India’s Keqiang index and the prolonged economic slowdown
When London-based Nevsky Capital decided to shut down its $1.5 billion hedge fund earlier this month, it said one reason for the decision to stop managing the fund, after just over 15 years, was the deteriorating quality of data, especially the numbers coming from China and India. “Currently stated Chinese real GDP growth is 7.1% and India’s is 7.4%. Both are substantially over stated. This obfuscation and distortion of data, whether deliberate or inadvertent, makes it increasingly difficult to forecast macro and, hence, micro as well, for an ever growing share of our investment universe,” said the Fund, in a newsletter to clients (courtesy www.zerohedge.com—read here: bit.ly/1U49SmW).
Well, that is hardly surprising. After all, it only goes to affirm the worries many people have had on India’s growth numbers since the new series of gross domestic product (GDP) numbers started being published. In that backdrop, Ambit Capital Pvt. Ltd’s Keqiang index, launched last September, could well offer some meaningful insight about India’s growth numbers.
Ambit’s India Keqiang Index comprises ‘real’ economic indicators such as auto sales, cargo volume, capital goods imports and power demand. It has excluded rail cargo and port traffic because of aberrations due to an increase in freight traffic on roads following a slump in diesel prices and lower traffic at ports because of subdued global demand.
According to the brokerage, if the new GDP series did not exist, using the Keqiang (pronounced ‘kuh cheeang’) index to estimate the pace of growth in the real economy, Ambit’s GDP estimate for the September quarter would be 6% year-on-year (versus the 7.4% printed by the new GDP series). Chart 1 alongside shows the performance for the last four quarters.
In fact, growth in India’s Keqiang index, which is similar to China’s Li Keqiang index, has consistently declined in the past year, with the September quarter growth dropping to 2.5% from 14.4% a year ago, clearly indicating that the economy has lost momentum every quarter. The index has 81% positive correlation with the old GDP series and a weaker 35% positive correlation with the new GDP series, as Chart 2 shows.
The fact of the matter is that with the recent incremental macro data pointing to a deceleration in the economy, it won’t be startling if the December quarter GDP numbers show some moderation in growth.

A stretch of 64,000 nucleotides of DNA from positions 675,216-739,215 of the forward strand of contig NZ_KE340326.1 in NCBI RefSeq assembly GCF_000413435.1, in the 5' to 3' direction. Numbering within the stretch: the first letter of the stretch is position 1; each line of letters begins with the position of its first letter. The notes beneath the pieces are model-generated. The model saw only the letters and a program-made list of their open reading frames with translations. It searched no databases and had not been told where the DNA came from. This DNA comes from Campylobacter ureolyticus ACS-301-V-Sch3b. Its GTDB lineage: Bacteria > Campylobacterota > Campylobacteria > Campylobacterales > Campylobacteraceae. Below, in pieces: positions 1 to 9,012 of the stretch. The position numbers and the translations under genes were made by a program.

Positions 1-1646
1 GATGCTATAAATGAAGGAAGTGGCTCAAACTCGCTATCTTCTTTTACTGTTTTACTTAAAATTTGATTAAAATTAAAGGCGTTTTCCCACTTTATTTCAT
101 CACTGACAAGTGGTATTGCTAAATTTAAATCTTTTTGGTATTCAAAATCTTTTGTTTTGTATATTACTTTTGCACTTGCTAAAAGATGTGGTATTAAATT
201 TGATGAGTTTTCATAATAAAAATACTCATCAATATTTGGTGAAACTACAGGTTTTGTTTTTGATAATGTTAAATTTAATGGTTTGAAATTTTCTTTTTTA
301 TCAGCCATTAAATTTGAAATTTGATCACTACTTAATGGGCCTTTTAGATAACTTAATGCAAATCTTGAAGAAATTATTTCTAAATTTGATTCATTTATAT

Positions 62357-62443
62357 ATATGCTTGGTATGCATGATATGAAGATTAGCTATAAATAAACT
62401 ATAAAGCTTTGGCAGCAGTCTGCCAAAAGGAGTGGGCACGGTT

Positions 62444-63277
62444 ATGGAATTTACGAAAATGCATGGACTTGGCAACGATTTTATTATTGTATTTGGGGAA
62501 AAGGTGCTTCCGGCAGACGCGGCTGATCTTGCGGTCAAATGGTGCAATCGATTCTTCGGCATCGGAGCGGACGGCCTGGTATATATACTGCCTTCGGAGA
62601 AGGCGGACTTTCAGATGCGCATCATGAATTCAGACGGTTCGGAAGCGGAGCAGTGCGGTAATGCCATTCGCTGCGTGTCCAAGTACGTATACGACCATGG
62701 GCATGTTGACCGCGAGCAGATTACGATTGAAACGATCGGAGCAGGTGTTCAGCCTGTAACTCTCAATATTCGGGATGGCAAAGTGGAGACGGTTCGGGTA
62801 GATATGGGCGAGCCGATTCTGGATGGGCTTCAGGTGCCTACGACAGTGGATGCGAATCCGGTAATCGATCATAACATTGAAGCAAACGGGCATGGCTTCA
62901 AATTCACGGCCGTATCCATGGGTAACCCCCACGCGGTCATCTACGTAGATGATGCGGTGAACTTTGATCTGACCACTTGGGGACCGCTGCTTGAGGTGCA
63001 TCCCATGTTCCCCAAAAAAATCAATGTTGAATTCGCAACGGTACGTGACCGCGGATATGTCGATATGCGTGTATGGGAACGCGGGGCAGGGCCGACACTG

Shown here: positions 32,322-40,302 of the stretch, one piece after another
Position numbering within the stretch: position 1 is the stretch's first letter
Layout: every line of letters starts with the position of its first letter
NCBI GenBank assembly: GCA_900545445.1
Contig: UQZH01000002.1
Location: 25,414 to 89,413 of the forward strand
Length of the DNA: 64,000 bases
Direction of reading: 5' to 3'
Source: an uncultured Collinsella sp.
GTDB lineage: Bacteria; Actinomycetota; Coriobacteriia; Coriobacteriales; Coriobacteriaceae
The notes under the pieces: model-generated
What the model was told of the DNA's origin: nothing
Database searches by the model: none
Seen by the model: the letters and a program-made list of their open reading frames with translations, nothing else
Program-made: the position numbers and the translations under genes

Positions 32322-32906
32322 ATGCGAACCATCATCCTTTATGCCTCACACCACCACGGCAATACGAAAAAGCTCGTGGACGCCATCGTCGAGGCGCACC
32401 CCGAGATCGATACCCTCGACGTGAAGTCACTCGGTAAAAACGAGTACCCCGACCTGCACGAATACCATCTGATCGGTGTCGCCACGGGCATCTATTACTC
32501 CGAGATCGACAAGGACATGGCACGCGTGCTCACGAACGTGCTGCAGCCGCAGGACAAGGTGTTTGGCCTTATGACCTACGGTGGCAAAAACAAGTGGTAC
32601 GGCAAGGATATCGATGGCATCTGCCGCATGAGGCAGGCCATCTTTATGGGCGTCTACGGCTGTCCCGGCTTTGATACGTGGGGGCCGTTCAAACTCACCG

For one, the expectations from the December quarter corporate financial results are not very exciting.
As Bank of America Merrill Lynch points out in its preview report, “Despite the favourable low base of the previous year, earnings growth expectations for 3QFY16 remain muted. Based on analyst forecasts: a) Sensex (consolidated) profits are likely to grow 7.1% YoY (vs 5% YoY in 2Q); b) Aggregate Sensex sales are expected to contract (albeit at a slower pace) for the fifth consecutive quarter at -1.7% YoY; c) Margin benefits of lower commodity prices for consumers have largely been accrued, as ex-commodity company margins are expected to decline during the quarter.”
Further, the industrial sector is in the midst of a stark slowdown. Industrial output growth has averaged at 3.3% year-on-year in October-November, compared with an average of 4% in April-September. The composite purchase manager’s index (PMI) for India for October-December has averaged 51.5 against an average 52.03 in July-September. The composite output PMI combines manufacturing and services activity in the private sector in India.
Devika Mehndiratta, senior economist, Asia-Pacific, Australia and New Zealand Banking Group Ltd (ANZ), says that manufacturing purchase manager’s activity is very close to the 2013 bottom, while services activity did show some encouragement in December. However, the sustainability of services growth independent of strong manufacturing recovery remains uncertain, according to Mehndiratta.
Growth concerns persist, says Kunal Kundu, India economist from Societe Generale Global Solution Centre Pvt. Ltd: “Global weakness is an additional concern. However, most of our problems are internal—slow pace of legislative reform, high and rising non-performing assets, rural sector stress and potentially troubling fiscal deficit.”
Saurabh Mukherjea, head of institutional equities, Ambit, says the country is in a prolonged economic slowdown, like the one seen in 1991, and it will take around four to five quarters for the economy to rebound.
Will the upcoming budget be able to stimulate growth?
Even if the government relaxes the fiscal deficit target for 2016 from 3.5% of GDP to, say, 3.8%, as projected by ANZ Research, meaningful spending on infrastructure may not be feasible from the budget alone. There’s misplaced enthusiasm that budget-funded infrastructure spending will be able to bring about a strong upturn in investments—incremental spending at 0.3% or so of GDP might not be a large enough stimulus.
Therefore, what will perhaps be more important in 2016 for near-term growth prospects is how successfully the government is able to attract foreign funds into the envisaged $6 billion National Investment and Infrastructure Fund—and how quickly it revamps the public-private partnership model. Speedy implementation of a new and effective bankruptcy code, among other steps by the Reserve Bank of India, will be equally important for an investment recovery, says Mehndiratta.